We pause our look at lost buildings this week to remember some of those brave local men who tragically lost their lives during the two World Wars.

Each person has their own back story and below as we read those stories, just a small handful of so many, maybe we stop to think about what these heroes sacrificed for our freedom.

Northwich Guardian: James RathboneJames Rathbone (Image: Supplied)

Private. James Rathbone was born in 1891, the son of Frederick and Fanny Rathbone of Winnington, Northwich. James was one of nine children and they lived at 24 Hemming Street, Winnington. His father was a chemical labourer at Brunner Mond. By 1911 they were living at 3 Faraday Road and James was an apprentice cabinet maker.  He enlisted into the 3rd Battalion Grenadier Guards in Knutsford soon after war was declared and went to France on 11th of August 1915, sixteen days after the full battalion had arrived. In October 1915 the battalion was involved in the fighting near to Loos and the Hohenzollern Redoubt.  By March 1916 the battalion was near to Ypres. James was listed as killed in action on the 31st of March 1916 and was one of the casualties as they passed through Potijze during the relief of the Scots Guards.

Northwich Guardian: Arthur John BerryArthur John Berry (Image: Supplied)

Sergeant. Arthur John Berry MM was born in 1896, one of 4 children, to parents John and Ellen Berry. John’s father was a railway worker. The family initially lived at 298 Concrete Terrace, Cross Town, Knutsford, and later moved to 8 Green Street Knutsford. When Arthur was 15 years old, he worked as a hall boy at Toft Hall in Knutsford, which at the time was a menial role like a scullery maid, working 16 hours a day, 7 days a week. Arthur enlisted in March 1915 at the Manchester Recruiting Office, becoming a private in the 1/6th battalion of the Manchester Regiment, later being promoted to Sergeant. He arrived at Gallipoli at the end of October 1915. By 1917 Arthur was in France. He was awarded the Military Medal when, following an attack on enemy lines and noting that all officers had fallen, he took command and won through the difficult situation which called for a huge amount of resource and courage. Arthur was killed on 22nd April 1918 when he was returning from a bombing raid on a German machine-gun post when a bomb, maybe a grenade, was accidentally dropped by one of his own comrades killing Arthur instantly. 

Northwich Guardian: Joseph RustageJoseph Rustage (Image: Supplied)

Private. Joseph Rustage was born at Ninehouses, Anderton, Northwich in 1892. By 1914 the family had moved to 30 Beeston Street, Castle. Joseph worked at Brunner Mond’s Winnington Works before enlisting in the Cheshire Regiment at the Darwin Street Drill Hall. He was with his younger brother Charles, and it was September 1914. After training on the 26th of June 1915, Joseph embarked on HM Tug Ivernia bound for Gallipoli. During his service in the Dardanelles, he was badly wounded and evacuated back to England to recover. He later returned to battle and was killed when three parties were attacking the crossroads at Longueval, near Delville Wood. They were caught in long-range crossfire from two machine guns and then swept by an intense artillery bombardment.  No trace of any of the men or the two officers was ever found. After Joseph’s death, his parents relocated to 28 Slade Street, Northwich to try to have a fresh start away from the memories that haunted them.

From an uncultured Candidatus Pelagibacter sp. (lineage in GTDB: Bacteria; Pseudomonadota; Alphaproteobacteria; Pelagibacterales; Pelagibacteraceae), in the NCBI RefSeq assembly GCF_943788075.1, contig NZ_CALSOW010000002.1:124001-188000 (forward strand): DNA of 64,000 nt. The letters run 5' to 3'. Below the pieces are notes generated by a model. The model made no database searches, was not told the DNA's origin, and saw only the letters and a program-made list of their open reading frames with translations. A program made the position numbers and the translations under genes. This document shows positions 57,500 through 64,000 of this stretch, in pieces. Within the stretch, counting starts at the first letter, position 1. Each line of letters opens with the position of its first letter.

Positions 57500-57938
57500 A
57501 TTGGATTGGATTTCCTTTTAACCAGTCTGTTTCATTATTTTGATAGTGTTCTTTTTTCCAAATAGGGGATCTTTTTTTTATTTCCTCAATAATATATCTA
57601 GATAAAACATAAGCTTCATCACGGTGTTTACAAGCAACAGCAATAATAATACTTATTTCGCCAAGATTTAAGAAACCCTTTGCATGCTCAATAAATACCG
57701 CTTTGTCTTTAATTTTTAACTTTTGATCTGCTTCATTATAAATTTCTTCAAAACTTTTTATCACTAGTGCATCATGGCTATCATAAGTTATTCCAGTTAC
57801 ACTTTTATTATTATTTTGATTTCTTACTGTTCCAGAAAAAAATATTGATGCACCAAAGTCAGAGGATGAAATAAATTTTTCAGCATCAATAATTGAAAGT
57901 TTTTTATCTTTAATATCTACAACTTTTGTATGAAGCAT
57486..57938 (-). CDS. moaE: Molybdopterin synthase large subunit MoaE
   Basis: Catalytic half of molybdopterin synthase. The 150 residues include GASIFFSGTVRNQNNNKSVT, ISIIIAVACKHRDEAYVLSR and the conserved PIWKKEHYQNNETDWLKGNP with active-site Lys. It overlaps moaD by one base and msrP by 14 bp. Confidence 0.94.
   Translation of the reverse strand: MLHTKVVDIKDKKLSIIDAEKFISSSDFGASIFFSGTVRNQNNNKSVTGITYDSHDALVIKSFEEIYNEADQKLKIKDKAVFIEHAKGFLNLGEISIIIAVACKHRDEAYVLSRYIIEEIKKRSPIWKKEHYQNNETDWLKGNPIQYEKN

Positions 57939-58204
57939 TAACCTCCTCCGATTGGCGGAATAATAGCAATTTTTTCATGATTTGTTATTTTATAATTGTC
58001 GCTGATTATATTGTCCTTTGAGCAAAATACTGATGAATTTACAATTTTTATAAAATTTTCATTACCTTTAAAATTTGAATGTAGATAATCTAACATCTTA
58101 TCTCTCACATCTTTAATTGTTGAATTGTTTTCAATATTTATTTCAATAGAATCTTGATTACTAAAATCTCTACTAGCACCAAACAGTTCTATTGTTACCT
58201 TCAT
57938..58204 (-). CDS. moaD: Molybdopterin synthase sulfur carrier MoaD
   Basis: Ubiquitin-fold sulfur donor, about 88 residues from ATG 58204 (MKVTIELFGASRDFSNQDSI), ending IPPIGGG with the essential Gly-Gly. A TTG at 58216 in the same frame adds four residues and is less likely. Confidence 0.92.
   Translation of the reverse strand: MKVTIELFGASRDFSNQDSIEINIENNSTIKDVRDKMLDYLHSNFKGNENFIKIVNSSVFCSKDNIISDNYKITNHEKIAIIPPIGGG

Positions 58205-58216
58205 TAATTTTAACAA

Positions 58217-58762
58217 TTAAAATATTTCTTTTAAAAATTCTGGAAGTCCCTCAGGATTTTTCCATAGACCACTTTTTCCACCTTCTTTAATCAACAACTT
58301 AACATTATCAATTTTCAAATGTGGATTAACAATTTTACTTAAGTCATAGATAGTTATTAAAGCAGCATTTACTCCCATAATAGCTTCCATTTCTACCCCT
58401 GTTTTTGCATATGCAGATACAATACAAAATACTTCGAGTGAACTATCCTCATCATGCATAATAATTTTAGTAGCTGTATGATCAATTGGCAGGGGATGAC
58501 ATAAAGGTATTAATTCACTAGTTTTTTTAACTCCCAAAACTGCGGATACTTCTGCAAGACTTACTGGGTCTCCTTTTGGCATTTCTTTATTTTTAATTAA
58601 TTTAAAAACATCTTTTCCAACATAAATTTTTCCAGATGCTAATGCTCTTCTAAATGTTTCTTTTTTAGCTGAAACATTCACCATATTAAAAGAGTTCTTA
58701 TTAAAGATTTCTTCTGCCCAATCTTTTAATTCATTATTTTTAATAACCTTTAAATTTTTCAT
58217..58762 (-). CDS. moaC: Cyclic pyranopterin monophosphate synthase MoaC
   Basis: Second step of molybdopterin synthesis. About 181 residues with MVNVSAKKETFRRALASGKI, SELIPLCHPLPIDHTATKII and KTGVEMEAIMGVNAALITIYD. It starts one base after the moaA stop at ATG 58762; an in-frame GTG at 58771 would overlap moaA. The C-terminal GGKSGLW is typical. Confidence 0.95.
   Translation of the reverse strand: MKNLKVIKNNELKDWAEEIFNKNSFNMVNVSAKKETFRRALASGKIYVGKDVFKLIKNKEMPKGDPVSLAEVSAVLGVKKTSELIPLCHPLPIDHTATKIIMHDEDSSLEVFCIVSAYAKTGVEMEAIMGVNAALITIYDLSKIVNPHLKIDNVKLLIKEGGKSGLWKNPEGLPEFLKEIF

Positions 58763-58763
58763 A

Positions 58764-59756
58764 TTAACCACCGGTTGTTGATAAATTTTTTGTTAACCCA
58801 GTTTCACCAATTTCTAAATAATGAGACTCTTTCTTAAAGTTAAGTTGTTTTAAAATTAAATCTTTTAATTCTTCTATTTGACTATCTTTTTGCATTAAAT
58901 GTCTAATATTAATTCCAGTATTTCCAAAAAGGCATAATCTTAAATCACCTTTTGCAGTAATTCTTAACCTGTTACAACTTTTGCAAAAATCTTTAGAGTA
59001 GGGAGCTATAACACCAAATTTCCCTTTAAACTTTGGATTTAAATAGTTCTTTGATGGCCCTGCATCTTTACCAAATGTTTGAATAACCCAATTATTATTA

Northwich Guardian: Ronald George BlackhamRonald George Blackham (Image: Supplied)

Lance Corporal. Ronald George Blackham from Weaverham, a Lance Corporal with the 3rd Battalion of the Coldstream Guards, was just 22 in 1943 when he was killed in action on the 25th of September. He is commemorated at the Salerno Cemetery in Italy. His remains have only recently been found and were to be identified through the DNA of his brother. He was buried at the same cemetery which is just north of the village of Bellizzi in March 2017 along with two unknown soldiers.

Northwich Guardian: William BuckleyWilliam Buckley (Image: Supplied)

Private. William Buckley was born in 1899, the son of William and Mary Alice Buckley of 181 Witton Street, Northwich. He enlisted just after his 18th birthday, and prior to this worked at Messrs Bates and Sons Iron Founders on Station Road as did his father. William joined the Denbighshire Yeomanry before transferring to the Royal Welsh Fusiliers and was attached to the 16th Battalion. He was sent to France on the 14th of April 1918. On the 2nd of Sept that year William was wounded during a counterattack at Sailly Saillesil as were 16 others, two died and one was missing. Later that month his mother received a letter from Nursing Sister J Gray who advised that Private W Buckley had died at the hospital.  A comrade also wrote to William’s mother stating that prior to William receiving his own injury he assisted and bandaged another soldier’s wound and helped him to get to the dressing station before returning to his post.

To compile this short list of local heroes, research has included information from The Cheshire Roll of Honour (with special thanks to the relatives and local historians who helped to contribute to that site).